The method we propose can be used to represent and infer dependencies between phenotypic traits and verify the consistency of descriptions of phenotypes. For example, the absence of liver cells entails that they cannot have qualities or functions, because both qualities and functions are dependent on a bearer. Consequently, physiological processes that rely on liver cells' functionings will be impaired. Similarly, the absence of insulin producing β cells will prevent them from exerting their function, leading to a disruption in glucose metabolism and consequently an increased concentration of glucose in the blood. Because phenes make the semantics behind phenotypic traits explicit, these interrelations can be asserted or inferred, depending on the information present in the corresponding canonical ontologies. In addition, if β cells are absent, they may not be increased in size or have dispositions, and making such an assertion would lead to an inconsistency that can be automatically detected.
Although the phene method intends to provide a semantic framework for representing phenotypic information, it can also be applied to other domains such as representing clinical information. In particular, canonical disease phenotypes are similar to canonical conceptual graphs which are used in the Canon Group's model to represent prototypical clinical findings (Friedman et al., 1995). Consequently, the phene method is currently being applied to represent the canonical disease phenotypes of primary immunodeficiency diseases in the PID Ontology (Adams et al., 2010).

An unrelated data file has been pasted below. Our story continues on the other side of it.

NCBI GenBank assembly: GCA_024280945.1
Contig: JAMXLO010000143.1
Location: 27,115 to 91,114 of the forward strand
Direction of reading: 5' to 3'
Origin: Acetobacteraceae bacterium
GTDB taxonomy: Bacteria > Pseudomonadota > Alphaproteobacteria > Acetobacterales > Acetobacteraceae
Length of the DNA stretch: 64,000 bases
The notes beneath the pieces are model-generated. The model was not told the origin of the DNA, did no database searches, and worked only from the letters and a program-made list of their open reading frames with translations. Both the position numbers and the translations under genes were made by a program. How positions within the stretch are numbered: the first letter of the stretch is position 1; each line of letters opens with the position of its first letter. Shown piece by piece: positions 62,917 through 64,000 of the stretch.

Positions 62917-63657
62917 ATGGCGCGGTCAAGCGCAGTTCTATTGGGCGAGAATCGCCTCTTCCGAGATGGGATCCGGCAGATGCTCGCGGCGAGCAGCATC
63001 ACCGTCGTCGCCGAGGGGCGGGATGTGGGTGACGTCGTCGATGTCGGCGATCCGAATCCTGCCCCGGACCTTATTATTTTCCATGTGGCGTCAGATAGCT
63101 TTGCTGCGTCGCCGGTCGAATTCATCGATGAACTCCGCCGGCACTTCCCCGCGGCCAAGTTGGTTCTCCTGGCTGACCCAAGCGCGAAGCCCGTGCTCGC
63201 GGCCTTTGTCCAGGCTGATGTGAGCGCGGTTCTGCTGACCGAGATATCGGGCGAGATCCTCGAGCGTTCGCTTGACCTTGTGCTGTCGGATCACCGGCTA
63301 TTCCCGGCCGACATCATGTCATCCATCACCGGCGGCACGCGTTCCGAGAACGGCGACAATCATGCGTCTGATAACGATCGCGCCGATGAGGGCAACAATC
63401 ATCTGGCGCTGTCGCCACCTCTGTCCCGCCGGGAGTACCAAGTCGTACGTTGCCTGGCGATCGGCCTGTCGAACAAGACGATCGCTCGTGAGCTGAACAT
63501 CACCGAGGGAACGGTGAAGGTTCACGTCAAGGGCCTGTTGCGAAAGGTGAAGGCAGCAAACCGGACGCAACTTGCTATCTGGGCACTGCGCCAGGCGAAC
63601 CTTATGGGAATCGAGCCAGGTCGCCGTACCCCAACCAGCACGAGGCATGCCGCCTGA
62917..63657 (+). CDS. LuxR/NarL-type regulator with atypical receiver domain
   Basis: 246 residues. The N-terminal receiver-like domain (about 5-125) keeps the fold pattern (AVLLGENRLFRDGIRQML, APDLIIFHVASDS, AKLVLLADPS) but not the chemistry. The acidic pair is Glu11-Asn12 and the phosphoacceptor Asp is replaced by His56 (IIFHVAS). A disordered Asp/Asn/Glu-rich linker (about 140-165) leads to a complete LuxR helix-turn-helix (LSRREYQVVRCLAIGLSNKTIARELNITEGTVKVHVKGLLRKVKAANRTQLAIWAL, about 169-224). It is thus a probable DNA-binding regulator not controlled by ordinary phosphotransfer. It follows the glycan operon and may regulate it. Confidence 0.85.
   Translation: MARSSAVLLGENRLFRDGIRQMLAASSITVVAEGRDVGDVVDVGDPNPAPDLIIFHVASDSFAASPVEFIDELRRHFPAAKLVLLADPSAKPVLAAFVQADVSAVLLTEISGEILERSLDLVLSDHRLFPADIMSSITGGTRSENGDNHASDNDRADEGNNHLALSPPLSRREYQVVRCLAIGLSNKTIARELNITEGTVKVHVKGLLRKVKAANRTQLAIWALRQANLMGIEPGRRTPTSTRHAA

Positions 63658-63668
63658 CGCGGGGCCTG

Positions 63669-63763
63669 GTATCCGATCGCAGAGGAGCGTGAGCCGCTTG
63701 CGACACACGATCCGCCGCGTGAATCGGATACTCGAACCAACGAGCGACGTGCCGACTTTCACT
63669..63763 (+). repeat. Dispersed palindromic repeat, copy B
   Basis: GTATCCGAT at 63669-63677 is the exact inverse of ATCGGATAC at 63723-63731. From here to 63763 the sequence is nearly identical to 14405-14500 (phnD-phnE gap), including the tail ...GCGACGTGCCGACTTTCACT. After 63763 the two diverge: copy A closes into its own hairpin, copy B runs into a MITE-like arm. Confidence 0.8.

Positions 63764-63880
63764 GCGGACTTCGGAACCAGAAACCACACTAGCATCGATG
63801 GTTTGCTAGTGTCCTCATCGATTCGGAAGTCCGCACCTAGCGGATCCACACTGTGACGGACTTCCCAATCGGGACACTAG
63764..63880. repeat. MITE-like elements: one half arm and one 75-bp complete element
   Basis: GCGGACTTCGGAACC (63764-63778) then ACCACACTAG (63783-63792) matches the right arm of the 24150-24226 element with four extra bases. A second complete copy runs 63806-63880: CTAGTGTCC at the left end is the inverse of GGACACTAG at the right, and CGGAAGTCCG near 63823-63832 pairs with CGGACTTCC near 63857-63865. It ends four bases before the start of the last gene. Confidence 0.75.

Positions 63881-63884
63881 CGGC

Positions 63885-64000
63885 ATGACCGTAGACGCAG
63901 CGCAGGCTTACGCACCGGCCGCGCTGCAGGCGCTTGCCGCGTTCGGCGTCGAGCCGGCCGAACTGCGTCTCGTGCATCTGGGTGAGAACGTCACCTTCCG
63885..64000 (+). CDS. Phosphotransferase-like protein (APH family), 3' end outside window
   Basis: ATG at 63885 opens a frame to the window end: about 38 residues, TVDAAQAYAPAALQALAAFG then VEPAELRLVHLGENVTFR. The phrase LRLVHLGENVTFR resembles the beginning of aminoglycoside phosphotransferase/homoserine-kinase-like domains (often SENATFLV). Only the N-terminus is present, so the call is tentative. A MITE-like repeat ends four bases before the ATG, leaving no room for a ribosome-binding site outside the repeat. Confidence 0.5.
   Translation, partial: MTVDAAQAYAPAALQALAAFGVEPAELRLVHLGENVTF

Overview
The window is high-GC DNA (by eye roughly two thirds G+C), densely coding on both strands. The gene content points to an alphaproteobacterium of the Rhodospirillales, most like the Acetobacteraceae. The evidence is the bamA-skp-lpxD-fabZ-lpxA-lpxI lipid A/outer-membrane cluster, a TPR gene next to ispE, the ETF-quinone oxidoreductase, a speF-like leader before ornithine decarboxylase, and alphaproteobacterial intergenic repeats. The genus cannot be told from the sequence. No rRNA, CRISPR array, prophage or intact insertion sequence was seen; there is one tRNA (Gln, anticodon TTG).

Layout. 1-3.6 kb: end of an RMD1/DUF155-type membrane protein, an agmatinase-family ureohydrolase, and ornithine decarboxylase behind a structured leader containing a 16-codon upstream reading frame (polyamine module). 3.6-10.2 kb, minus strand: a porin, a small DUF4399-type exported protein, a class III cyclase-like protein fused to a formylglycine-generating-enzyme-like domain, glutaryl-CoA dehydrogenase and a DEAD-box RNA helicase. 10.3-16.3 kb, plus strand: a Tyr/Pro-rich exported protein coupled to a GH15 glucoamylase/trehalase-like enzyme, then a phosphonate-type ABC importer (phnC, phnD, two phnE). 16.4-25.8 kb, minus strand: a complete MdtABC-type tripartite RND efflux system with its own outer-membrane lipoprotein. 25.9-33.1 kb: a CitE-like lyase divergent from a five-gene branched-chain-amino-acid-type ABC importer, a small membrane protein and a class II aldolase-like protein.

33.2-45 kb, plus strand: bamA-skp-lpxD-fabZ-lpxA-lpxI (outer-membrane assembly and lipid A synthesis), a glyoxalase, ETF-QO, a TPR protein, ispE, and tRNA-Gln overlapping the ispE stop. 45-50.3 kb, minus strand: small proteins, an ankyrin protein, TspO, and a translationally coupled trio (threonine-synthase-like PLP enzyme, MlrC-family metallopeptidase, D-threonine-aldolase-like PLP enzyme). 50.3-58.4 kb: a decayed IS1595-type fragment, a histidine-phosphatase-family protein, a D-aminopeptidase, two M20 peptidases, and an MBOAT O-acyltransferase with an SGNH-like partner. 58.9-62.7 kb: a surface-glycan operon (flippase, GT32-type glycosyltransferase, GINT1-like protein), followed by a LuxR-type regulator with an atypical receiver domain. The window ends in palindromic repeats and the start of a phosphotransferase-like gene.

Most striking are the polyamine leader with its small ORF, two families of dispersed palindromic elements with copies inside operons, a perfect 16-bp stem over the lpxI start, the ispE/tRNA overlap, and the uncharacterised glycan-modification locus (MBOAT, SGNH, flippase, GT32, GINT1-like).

The phene method can provide a semantics for the Entity-Quality (EQ) formalism and make it amenable to automated reasoning. EQ is currently widely used to annotate and formalize phenotypes and phenotypic descriptions (Mungall et al., 2010), and its formalization states that an EQ statement is equivalent to a Quality (Q) that inheres-in an Entity (E) (Mungall, 2007). This approach is strictly weaker than our method and corresponds to the use of the relation CC-pheneOf-has-quality (Table 1) in our method.